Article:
Are hyper-local websites the future of journalism?
A business woman packs her schedule.
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STEVE CHIOTAKIS: In the mid-term elections coming up next week, politicians are talking a lot about high unemployment, touting their plans to create jobs.
From the sustainability desk, Marketplace's Adriene Hill reports employment these days is part function of policy, but also viability.
Adriene Hill: Brandon Clark's a vice president of an insurance agency. On the side, he helps run the website Knoxify, a hyper-local website focused on Knoxville, Tennessee.
Brandon Clark: It's actually just a labor of love.
It's the sort of site where people post pictures of the city, reviews of the newest coffee shop. And the sort of hyper-local site growing in popularity -- where everyone works for free. But could this be a workable model for journalism?
Jan Schaffer from Americian University's J-Lab says it's early yet.
Jan Schaffer: I think that one model of sustainability might very well be a community site as an act of civic volunteerism.
It's that energy that has grown Knoxify over the last three years. Casey Peters works with Clark.
Casey Peters: We wanted to leave the politics and crime to the general news outlets and we just wanted to focus on the hidden gems of Knoxville.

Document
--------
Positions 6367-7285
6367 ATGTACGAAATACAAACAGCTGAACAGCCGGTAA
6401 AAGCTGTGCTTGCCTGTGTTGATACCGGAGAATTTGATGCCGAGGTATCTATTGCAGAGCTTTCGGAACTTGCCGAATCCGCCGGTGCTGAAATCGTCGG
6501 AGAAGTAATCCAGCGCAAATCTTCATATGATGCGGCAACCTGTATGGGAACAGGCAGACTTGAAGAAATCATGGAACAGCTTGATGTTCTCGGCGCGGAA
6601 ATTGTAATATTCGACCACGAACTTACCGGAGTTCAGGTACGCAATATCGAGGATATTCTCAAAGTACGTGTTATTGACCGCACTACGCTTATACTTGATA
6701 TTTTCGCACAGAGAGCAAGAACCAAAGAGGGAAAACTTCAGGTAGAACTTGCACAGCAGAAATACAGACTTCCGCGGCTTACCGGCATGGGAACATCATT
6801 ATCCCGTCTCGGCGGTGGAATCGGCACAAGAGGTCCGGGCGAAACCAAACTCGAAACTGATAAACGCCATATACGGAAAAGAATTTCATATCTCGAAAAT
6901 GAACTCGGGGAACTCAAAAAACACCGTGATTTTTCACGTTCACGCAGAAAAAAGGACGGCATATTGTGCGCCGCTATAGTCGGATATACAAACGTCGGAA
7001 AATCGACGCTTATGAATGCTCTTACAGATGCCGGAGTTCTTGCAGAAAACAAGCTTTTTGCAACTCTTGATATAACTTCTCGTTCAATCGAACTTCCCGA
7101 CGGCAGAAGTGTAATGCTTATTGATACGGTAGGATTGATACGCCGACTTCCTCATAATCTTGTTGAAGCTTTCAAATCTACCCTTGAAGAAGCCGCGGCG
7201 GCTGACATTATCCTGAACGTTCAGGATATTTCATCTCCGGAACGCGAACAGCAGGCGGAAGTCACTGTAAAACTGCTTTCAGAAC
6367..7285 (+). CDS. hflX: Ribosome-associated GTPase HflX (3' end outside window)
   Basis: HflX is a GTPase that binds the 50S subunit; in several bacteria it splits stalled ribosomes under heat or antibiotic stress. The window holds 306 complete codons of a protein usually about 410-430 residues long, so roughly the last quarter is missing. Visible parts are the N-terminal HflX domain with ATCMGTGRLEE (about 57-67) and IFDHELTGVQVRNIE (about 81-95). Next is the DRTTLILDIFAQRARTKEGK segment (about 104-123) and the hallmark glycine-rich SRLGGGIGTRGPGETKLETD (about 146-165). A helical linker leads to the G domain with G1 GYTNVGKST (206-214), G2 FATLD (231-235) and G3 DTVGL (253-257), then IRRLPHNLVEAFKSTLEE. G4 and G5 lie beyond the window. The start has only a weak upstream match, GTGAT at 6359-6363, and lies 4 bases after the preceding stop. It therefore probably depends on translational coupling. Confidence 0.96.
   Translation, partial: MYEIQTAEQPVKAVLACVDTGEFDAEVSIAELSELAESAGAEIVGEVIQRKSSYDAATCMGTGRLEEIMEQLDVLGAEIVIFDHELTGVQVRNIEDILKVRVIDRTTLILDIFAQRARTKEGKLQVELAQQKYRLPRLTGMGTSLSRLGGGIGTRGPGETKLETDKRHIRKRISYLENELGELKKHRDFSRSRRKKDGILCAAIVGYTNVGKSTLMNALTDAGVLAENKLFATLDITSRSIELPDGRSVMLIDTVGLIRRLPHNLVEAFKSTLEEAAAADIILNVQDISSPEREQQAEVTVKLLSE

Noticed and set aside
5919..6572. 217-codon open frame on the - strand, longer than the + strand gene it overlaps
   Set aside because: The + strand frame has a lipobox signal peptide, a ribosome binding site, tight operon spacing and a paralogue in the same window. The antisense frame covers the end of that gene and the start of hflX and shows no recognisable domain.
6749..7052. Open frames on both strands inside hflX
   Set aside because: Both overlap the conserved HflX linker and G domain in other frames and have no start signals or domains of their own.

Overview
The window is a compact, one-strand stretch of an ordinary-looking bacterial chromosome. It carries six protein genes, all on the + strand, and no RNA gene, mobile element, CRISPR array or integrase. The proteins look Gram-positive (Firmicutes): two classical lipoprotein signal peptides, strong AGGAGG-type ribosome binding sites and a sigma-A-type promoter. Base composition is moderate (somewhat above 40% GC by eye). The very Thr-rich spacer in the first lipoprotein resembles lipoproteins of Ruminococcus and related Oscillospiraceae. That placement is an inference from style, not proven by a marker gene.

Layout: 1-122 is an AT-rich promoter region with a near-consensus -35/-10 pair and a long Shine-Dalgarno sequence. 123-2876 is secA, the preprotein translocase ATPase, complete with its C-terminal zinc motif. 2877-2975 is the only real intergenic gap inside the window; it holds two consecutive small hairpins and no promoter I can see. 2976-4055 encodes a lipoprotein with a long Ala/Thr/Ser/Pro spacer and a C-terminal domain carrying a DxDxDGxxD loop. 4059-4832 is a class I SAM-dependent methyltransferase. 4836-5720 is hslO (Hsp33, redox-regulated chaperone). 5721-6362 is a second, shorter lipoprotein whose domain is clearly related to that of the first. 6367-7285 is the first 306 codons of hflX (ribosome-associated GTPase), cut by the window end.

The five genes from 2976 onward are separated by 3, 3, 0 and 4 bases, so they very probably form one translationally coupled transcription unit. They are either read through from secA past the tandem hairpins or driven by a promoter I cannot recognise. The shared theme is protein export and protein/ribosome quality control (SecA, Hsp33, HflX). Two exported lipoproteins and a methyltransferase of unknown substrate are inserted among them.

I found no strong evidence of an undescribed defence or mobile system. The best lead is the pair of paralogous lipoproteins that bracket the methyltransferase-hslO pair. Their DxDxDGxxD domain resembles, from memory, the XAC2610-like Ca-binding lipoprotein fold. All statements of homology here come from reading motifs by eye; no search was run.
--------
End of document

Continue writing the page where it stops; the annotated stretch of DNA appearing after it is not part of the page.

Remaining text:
And Clark says, when they need content, there's always someone who steps up.
Clark: 'You know what, I'd be happy to write for you. I don't have a journalism or J-school background, but I'd be happy to try to toss something together just to keep it going.'
At the same time these self-described reporters have stepped up for free, paid reporters lost jobs during this recession on shrinking advertising. According to the American Society of News Editors, in the last decade, newsrooms have cut more than a quarter of their reporters. The number of paid journalists is expected to continue to fall.
Jan Schaffer from J-lab, thinks just a handful of major papers covering national and international news will continue to exist as they search for new revenue models online. But:
Schaffer: I think we'll wind up with a variegated media ecosystem.
Some successful online groups exist, from investigative journalism to "fact entrepreneurs" who run their own sites. But right now, few web-based media projects make lots of money. In order for these sites to offer real jobs, they have to start making money to pay money. Which is what Knoxify is trying to do -- they're looking for sponsors.
I'm Adriene Hill for Marketplace.